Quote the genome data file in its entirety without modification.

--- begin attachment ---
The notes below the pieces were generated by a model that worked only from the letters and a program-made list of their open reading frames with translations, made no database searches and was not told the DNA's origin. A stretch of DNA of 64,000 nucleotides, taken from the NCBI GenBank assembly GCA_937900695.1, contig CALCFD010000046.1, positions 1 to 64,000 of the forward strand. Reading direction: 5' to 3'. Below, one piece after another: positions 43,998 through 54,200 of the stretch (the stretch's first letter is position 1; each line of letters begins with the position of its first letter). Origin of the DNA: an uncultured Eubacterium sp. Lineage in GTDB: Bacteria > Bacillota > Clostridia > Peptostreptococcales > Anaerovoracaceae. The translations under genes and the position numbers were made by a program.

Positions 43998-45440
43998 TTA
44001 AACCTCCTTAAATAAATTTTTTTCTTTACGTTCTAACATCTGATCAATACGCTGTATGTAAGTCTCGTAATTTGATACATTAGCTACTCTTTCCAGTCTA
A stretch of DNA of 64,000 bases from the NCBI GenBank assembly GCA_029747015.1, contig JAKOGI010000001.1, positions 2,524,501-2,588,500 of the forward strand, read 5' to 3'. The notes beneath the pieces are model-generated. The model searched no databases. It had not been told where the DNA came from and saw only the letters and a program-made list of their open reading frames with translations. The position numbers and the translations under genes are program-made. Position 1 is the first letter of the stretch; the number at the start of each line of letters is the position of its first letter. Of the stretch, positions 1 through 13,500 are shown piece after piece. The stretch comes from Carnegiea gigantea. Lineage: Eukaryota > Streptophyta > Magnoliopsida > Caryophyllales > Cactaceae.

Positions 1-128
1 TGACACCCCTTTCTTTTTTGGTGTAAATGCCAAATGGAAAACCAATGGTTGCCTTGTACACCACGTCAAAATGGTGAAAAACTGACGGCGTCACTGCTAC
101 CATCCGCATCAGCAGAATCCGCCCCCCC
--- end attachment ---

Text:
The notes below the pieces were generated by a model that worked only from the letters and a program-made list of their open reading frames with translations, made no database searches and was not told the DNA's origin. A stretch of DNA of 64,000 nucleotides, taken from the NCBI GenBank assembly GCA_937900695.1, contig CALCFD010000046.1, positions 1 to 64,000 of the forward strand. Reading direction: 5' to 3'. Below, one piece after another: positions 43,998 through 54,200 of the stretch (the stretch's first letter is position 1; each line of letters begins with the position of its first letter). Origin of the DNA: an uncultured Eubacterium sp. Lineage in GTDB: Bacteria > Bacillota > Clostridia > Peptostreptococcales > Anaerovoracaceae. The translations under genes and the position numbers were made by a program.

Positions 43998-45440
43998 TTA
44001 AACCTCCTTAAATAAATTTTTTTCTTTACGTTCTAACATCTGATCAATACGCTGTATGTAAGTCTCGTAATTTGATACATTAGCTACTCTTTCCAGTCTA
A stretch of DNA of 64,000 bases from the NCBI GenBank assembly GCA_029747015.1, contig JAKOGI010000001.1, positions 2,524,501-2,588,500 of the forward strand, read 5' to 3'. The notes beneath the pieces are model-generated. The model searched no databases. It had not been told where the DNA came from and saw only the letters and a program-made list of their open reading frames with translations. The position numbers and the translations under genes are program-made. Position 1 is the first letter of the stretch; the number at the start of each line of letters is the position of its first letter. Of the stretch, positions 1 through 13,500 are shown piece after piece. The stretch comes from Carnegiea gigantea. Lineage: Eukaryota > Streptophyta > Magnoliopsida > Caryophyllales > Cactaceae.

Positions 1-128
1 TGACACCCCTTTCTTTTTTGGTGTAAATGCCAAATGGAAAACCAATGGTTGCCTTGTACACCACGTCAAAATGGTGAAAAACTGACGGCGTCACTGCTAC
101 CATCCGCATCAGCAGAATCCGCCCCCCC